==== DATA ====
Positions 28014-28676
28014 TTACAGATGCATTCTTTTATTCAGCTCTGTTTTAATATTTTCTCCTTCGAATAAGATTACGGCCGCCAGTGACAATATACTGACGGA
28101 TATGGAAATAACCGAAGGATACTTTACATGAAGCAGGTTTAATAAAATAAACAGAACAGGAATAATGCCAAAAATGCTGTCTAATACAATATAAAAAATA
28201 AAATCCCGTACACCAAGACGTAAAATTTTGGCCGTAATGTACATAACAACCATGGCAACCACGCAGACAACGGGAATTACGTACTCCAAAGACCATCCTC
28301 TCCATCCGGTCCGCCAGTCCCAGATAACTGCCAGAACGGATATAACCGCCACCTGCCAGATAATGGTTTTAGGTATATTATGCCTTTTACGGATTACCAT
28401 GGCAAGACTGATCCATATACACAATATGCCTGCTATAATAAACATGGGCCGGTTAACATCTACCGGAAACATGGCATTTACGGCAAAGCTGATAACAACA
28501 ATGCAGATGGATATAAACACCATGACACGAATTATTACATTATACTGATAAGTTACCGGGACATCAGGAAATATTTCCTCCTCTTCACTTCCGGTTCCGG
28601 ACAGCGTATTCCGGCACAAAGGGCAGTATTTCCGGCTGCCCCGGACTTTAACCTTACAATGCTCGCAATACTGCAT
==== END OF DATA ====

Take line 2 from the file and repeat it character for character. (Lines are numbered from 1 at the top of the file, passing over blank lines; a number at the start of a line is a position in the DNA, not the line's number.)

28014 TTACAGATGCATTCTTTTATTCAGCTCTGTTTTAATATTTTCTCCTTCGAATAAGATTACGGCCGCCAGTGACAATATACTGACGGA